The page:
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The Pesticides Programme has undertaken work to: (i) identify and overcome obstacles to work-sharing; (ii) harmonise data requirements and test guidelines; and (iii) harmonise hazard/risk assessment approaches.
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This guidance document focuses on microbiological efficacy testing. It covers efficacy testing of articles treated with antimicrobials in the manufacturing process with the intention of the achieving an external effect.
This Test Guideline describes a method to estimate the developmental toxicity of a test chemical to the dung dwelling life stages of dung-dependent dipteran species. Two test species can be used. The test chemical is mixed with bovine faeces, to which either 10 eggs of Scathophaga stercoraria or 10 larvae of Musca autumnalis are added. The test will be terminated 5 days after emergence of the last adult in the control (> 18 days for S. stercoraria, >13 days for M. autumnalis). Then the possible impacts of the test chemical on the following measurement endpoints are assessed under controlled conditions: sex and total number of emerged adult flies, retardation of emergence indicated by the developmental rate and morphological change. Depending on the experimental design, the No Observed Effect Concentration (NOEC) or the Effect concentration for x percent effect (ECx) can be determined. This Guideline can be used for water soluble or insoluble substances, but is not applicable to volatile substances. If the toxicity of the chemical is unknown, five nominal test concentrations should be conducted. A positive control should be tested periodically. The test is considered valid if in the controls hatching of larvae is superior or equal to 70% of the number of introduced eggs, emergence of adults is superior or equal to 70% and superior or equal to 50% of the respectively hatched and introduced larvae and if the emergence of adult flies starts after 18 +- 2 days (S. stercoraria) or after 13 +- 2 days(M. autumnalis).
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The world is rapidly transforming and a number of dynamic emerging economies,including South Africa, have become major players and trading partners with the members of the Organisation for Economic Co-operation and Development(OECD). In this context, the OECD Members have recognised the need for theOrganisation to become more open and relevant in order to realise its strategicgoal of becoming an important hub for dialogue on globally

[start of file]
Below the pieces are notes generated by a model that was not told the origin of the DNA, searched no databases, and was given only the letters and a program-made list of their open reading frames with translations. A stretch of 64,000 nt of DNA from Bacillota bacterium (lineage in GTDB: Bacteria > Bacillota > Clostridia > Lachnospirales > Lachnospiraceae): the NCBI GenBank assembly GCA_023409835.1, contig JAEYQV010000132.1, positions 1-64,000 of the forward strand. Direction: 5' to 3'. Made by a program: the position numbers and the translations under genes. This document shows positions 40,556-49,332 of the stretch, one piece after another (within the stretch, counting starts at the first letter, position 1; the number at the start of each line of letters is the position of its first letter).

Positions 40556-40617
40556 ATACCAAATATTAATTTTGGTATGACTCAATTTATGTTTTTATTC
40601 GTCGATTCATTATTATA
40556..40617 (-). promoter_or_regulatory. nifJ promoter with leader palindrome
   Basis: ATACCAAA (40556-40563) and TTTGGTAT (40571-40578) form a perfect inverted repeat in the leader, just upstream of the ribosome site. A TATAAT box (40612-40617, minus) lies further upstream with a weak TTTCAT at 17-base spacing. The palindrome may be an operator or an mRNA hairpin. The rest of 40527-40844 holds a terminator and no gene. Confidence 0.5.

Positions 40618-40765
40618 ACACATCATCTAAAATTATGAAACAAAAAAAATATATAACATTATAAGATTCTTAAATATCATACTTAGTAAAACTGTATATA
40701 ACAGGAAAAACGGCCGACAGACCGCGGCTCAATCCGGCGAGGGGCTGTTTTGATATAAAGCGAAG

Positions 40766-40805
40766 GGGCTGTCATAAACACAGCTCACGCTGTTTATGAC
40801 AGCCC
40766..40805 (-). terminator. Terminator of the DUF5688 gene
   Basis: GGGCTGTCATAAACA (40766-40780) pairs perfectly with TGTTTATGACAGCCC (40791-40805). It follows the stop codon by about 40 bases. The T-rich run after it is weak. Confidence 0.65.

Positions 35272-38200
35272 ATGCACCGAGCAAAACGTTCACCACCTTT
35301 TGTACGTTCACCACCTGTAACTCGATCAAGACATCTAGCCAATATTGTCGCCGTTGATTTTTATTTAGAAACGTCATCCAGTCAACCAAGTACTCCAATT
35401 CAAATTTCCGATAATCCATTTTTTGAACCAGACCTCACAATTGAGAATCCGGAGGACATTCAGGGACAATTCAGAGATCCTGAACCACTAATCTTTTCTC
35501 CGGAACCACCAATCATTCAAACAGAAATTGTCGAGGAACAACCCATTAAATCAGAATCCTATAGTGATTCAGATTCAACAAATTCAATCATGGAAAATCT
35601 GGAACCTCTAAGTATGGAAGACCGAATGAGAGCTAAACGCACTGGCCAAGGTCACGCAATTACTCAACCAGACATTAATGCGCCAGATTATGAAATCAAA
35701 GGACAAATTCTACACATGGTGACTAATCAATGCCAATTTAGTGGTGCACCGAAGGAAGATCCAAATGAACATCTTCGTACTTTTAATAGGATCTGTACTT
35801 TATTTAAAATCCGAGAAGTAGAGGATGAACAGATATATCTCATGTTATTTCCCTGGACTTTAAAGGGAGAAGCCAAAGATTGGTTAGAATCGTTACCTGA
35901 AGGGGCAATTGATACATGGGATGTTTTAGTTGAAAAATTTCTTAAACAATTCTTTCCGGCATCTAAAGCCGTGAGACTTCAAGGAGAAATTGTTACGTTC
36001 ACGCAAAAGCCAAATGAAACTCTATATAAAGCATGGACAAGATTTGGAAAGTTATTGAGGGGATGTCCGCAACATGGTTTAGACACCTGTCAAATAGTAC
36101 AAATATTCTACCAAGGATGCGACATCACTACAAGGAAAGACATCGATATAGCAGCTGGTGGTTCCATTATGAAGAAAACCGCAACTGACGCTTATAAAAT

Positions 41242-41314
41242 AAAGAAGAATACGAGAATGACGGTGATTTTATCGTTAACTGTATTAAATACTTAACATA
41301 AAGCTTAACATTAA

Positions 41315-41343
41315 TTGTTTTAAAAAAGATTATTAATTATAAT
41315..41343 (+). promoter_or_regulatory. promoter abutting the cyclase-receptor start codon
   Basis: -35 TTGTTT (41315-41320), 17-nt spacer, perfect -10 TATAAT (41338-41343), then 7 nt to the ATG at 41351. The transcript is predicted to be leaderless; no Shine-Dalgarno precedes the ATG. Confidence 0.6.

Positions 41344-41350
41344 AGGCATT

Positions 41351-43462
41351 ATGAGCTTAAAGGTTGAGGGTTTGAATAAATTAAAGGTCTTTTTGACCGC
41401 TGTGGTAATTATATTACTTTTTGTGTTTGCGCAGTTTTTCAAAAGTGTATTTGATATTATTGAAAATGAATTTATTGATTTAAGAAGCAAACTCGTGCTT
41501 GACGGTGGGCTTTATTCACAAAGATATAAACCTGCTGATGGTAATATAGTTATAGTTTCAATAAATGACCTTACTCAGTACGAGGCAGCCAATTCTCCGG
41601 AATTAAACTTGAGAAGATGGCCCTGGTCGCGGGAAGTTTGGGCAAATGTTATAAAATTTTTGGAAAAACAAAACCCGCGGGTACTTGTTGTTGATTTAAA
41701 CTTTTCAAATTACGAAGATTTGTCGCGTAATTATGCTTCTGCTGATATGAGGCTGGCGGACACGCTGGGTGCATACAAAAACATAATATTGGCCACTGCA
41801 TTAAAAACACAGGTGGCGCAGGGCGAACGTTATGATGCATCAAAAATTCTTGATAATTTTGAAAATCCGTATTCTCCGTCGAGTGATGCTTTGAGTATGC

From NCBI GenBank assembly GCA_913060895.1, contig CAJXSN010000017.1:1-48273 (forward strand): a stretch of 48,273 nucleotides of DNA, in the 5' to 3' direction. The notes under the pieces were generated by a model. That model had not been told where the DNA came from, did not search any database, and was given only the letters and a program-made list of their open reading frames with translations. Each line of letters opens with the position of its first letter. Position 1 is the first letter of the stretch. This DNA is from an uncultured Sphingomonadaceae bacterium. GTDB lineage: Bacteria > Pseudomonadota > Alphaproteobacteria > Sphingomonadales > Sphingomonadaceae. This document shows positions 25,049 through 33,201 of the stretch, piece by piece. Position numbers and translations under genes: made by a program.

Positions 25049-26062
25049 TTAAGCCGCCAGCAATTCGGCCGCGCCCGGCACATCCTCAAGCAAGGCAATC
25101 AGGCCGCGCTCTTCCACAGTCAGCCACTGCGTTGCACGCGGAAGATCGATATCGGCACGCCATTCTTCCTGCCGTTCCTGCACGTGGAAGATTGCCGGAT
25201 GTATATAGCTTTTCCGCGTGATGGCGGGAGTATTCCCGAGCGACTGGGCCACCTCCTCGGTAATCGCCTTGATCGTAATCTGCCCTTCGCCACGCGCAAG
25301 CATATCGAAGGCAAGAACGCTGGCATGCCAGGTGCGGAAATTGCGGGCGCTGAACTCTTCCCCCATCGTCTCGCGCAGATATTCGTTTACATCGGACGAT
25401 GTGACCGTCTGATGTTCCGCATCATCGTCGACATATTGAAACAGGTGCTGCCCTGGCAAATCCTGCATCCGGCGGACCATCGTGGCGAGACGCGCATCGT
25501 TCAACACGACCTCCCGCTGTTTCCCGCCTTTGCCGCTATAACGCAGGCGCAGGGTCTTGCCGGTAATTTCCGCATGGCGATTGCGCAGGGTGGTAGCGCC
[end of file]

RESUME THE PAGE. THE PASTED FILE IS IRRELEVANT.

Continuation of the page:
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The report is a collation of various aspects such as responsible regulatory authorities/agencies, data requirements, activities being pursued and regulatory mechanisms for approving minor uses in member countries.
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This report presents the results of an OECD seminar on ways to achieve risk reduction while addressing issues associated with the use of chemical pesticides or non-chemical means of crop protection on a small scale.
This document intends to provide a “snapshot” of how OECD countries have developed and run their PRTR programmes. It shows the similarities and differences across countries in their requirements to collect and display high quality data, which is required for an effective PRTR system. It also presents compliance and regulatory requirements, the development of guidance material, and emerging issues and challenges for the future.
This page lists, in chronological order, the Pesticides Publication Series that relate to Minor Uses.
OECD’s Working Party on Manufactured Nanomaterials launched a “sponsorship programme” at its 3rd meeting (November 2007). Countries will share the testing of specific nanomaterials (MNs) under this programme.
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This report presents the results of an OECD seminar on ways to achieve pesticide risk reduction through worker safety and training. The seminar was hosted by Czech State Phytosanitary Administration, in Brno, Czech Republic, on 21 March 2007.